CHARLOTTE, N.C. — Sen. Dan Bishop, the man called the “Architect of HB2,” for crafting and sponsoring the anti-LGBTQ law that nulified non-discrimination ordinances in North Carolina, will face a primary challenger.
Beth Monaghan is running against him explicitly in opposition to House Bill 2, and its replacement, the so-called repeal law House Bill 142, that maintains that anti-LGBTQ status quo in place. Cities and municipalities still have to run non-discrimination ordinances and bathroom and locker room policies past the state’s Republican controlled General Assembly.
“I wish it had never happened,” she told Yahoo News. “Our brand wouldn’t be damaged. We wouldn’t have lost hundreds of millions of dollars. Maybe we could pay our teachers more. Our infrastructure would be stronger. But the damage has been done. But I really would like to see the whole thing repealed.”
To her point, LGBTQ rights advocates launched an initiative this month to encourage Amazon to not place its headquarters in Raleigh due to the state’s lack of protections for the LGBTQ community.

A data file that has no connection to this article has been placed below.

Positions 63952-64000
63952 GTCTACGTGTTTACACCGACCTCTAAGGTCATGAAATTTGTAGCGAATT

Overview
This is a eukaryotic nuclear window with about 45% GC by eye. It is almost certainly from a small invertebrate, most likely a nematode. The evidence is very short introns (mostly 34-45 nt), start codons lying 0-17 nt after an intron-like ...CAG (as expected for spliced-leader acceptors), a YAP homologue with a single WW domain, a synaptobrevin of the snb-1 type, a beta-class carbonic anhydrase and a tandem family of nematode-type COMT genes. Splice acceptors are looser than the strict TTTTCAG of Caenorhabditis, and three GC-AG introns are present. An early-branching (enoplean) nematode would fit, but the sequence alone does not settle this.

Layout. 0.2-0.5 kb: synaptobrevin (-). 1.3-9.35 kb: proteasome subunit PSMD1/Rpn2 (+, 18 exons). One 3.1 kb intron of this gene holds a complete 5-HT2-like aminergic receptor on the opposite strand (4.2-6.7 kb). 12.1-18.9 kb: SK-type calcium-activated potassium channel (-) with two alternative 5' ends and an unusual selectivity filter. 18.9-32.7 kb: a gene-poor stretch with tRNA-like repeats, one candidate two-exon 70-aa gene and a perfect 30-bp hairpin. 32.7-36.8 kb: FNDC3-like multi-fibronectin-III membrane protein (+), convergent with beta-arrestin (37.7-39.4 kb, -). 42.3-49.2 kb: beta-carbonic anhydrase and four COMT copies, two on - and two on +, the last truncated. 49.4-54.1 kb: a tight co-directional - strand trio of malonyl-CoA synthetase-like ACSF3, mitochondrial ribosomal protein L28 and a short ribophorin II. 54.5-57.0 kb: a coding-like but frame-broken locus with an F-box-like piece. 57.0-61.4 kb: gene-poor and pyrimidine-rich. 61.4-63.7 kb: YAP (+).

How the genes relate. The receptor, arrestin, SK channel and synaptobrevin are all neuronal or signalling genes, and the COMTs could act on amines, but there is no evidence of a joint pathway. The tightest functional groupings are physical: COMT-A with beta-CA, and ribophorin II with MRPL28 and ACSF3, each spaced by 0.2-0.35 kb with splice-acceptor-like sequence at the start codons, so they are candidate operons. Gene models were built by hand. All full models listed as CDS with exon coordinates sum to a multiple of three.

Monaghan has lived in Charlotte for most of her life, and in 2013 sold the accounting business she started in 1996.
She told Yahoo News that Bishop is “not focused on individual dignity, on freedom, economic development [and] the virtues of limited government.”
“Shared values seem to be missing, and this senator needs to be held accountable,” she added.
Last year, the Associated Press estimated that the state could lose billions in its zeal for anti-LGBTQ laws, and the UCLA School of Law’s William Institute has researched the issue and come to the same conclusion.
While it is no easy task to unseat an incumbent with name recognition in a primary, Monaghan could be helped by the fact that the state allows unaffiliated voters to vote in the primary of their choice.
She said Bishop is “uncompromising on a social agenda no matter what the cost,” and that the legislation he wrote was driven by fear that “if [they] give on a right or a privilege to a group that doesn’t impact [them], something’s going to be taken from [them].”
“The conversation [around gay rights and religious liberty concerns] needs to be brought back to being collaborative and engaging and coming from a place of respect,” she concluded.